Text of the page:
Ballyshannon, the oldest town in Ireland is steeped in history. Inis Saimer, the little island situated in the Erne Estuary is said to be the spot where the first inhabitants of Ireland landed. Parthalon, a chieftain from Scythia (near modern Macedonia) is said to have landed here around 2700 B.C.
Ballyshannon is a vibrant town – the gateway to County Donegal, which makes the town an ideal base from which to tour the county as well as the neighbouring counties of Sligo, Leitrim and Fermanagh.
Rich in terms of drama, music, sport and business Ballyshannon is twinned with Sene in Brittany, France since 1991 and with Grenay, Pas de Calais, France since May, 2008.
The town is birthplace of the well-known poet William Allingham (1824-1889) and one of the world’s greatest Rock guitarists Rory Gallagher (born 2nd March 1948).
There is archaeological evidence for settlements around the town dating back to prehistoric times including the remains of round forts and other defensive earth works. St. Patrick was captured by raiders from the Clans in this region, but did return to the region of Donegal later on.
Donegal Town itself is famous for being the former centre of government of the dynasty of O'Donnell of Tyrconnell, who played a pivotal role in irish history, and whose original homeland lay further to the north in the area of Kilmacrenan. From the 15th to the 17th century, they were an important part of the opposition to the colonisation of Ireland by England. The town itself contains Donegal castle, on the banks of the River Eske and the remains of a Franciscan abbey which dates back to the 15th century on the southern shore of the bay.
Donegal sits at the mouth of the River Eske and Donegal Bay, which is overshadowed by the Bluestack Mountains ('the Croaghs'). The centre of the town, known as the Diamond, is a hub for music, poetic and cultural gatherings in the area.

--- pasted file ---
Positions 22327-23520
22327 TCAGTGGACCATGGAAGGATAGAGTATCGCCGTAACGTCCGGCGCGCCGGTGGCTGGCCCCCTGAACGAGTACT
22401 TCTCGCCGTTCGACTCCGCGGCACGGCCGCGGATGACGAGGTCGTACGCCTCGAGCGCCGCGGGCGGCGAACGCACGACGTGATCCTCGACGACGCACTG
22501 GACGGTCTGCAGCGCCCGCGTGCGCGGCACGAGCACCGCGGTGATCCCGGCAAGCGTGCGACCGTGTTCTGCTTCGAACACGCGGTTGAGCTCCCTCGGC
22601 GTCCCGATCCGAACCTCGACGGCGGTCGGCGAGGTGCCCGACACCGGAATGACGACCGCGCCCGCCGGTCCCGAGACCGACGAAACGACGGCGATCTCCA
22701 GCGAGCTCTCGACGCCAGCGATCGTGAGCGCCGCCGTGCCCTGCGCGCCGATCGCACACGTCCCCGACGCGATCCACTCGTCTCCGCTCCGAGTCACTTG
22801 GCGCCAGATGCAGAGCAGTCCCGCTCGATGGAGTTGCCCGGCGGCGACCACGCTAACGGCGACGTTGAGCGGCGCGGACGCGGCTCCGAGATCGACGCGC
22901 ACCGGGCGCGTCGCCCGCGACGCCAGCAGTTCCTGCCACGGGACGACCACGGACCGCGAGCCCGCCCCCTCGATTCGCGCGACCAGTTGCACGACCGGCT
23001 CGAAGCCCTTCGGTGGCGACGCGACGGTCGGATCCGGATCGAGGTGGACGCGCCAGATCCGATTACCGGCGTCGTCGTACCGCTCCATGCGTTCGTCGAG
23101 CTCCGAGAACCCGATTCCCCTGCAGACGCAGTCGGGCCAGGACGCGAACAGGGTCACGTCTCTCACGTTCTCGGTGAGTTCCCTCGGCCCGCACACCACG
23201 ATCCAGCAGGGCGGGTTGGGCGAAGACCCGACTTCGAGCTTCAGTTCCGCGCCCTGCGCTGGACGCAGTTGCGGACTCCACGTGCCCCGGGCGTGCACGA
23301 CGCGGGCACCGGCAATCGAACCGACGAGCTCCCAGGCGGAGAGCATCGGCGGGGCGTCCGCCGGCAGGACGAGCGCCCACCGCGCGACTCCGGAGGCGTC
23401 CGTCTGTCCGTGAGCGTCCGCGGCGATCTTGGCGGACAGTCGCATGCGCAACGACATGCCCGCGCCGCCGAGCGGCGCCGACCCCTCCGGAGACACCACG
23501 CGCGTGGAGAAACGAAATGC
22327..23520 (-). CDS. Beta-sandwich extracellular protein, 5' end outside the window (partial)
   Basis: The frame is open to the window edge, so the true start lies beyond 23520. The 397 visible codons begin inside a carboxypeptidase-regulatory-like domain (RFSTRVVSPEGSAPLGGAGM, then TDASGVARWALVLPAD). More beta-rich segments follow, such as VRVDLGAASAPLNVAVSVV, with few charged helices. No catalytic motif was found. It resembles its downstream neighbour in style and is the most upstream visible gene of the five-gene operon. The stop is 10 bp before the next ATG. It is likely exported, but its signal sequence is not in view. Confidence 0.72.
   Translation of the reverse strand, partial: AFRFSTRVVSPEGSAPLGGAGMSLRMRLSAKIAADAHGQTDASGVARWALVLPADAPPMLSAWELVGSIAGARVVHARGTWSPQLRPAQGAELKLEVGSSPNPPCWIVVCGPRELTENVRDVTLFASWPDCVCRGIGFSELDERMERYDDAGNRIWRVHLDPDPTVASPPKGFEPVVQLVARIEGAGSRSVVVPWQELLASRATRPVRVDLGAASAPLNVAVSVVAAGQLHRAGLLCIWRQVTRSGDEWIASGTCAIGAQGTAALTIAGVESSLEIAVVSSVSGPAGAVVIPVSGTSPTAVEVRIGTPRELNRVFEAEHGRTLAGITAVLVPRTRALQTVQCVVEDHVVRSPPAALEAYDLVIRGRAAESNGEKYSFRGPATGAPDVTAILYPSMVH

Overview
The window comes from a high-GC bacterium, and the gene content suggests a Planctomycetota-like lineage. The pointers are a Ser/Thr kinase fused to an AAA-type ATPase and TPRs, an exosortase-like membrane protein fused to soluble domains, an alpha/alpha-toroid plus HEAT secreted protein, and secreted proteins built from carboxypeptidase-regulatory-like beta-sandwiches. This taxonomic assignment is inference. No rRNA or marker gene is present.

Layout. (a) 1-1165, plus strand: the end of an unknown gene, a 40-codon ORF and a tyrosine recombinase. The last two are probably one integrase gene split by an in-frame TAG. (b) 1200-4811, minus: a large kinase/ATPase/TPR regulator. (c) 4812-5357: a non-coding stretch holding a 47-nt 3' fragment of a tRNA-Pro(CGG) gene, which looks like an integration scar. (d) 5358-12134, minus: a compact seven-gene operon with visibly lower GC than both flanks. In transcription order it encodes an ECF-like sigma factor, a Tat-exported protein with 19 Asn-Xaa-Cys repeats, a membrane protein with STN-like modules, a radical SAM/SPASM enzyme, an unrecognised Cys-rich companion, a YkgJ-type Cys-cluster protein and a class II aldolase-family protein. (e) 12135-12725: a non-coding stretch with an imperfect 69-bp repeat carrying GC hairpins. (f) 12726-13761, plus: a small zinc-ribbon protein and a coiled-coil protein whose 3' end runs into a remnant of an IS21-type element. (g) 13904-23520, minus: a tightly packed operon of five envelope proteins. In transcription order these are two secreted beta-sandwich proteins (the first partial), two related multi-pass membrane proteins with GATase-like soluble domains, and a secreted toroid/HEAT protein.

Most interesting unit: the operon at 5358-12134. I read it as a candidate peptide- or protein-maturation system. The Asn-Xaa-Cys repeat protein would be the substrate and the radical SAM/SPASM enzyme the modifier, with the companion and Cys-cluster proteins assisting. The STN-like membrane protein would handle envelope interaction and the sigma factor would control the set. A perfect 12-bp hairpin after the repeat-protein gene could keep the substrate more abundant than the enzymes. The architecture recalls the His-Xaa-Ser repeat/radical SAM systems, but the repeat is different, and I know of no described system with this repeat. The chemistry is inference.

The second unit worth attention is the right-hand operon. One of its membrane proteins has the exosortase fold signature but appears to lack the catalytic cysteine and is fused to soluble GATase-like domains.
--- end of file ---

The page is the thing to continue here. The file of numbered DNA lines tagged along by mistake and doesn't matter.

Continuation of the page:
The drive takes you through a lonely, mountainous region into the little village Clencolmcille at the end of the valley. In the 'Folk Village Museum' you can join a guided tour (every hour) through three Cottages from 1700 to 1900 that are kept true to original: a school, a pub and a handcrafts store, as well as a tea house complete the historical village ( 56km west of Donegal Town).
On the way back and especially with nice weather an excursion to the over 600m high Slieve League, the highest sea cliffs not only in Ireland, but in the whole of Europe, is well worthwhile. From the car park a narrow, steep path leads to the crest. It is advised to walk that one only in dry weather, as it can become rather slippy in wet conditions.
The surrounding area of Coolmore Manor House and County Donegal offer many interesting places, beautiful scenery, stunning coastline, clean sandy beaches, mountain ranges, the highest sea cliffs in Europe, castles, charming towns, craft villages, a great national park, little islands, and many more.
For decades, the Irish public house has been a social and community hub for the people of Ireland. It functions as both a place to have a drink at leisure as well as a place in which to meet and greet the people of a locality.
In many cases, irish people will have one (or more) pubs which are referred to as 'the local' which is the pub which they go to most often. There is generally a very close and mutual understanding and informality between the customer and the barstaff and - in many cases - particularly in country pubs, virtually all of the regular customers will know each other very well.
The world famous Marble Arch Caves are extensive, subterranean caves and part of the 'global geopark' close to Enniskillen in a beautiful mountainous landscape, that 'opens a window' to the 650 million year old history of this area.
These caves are also called river-caves and a boat trip on the subterranean Claddagh River belongs to the tour.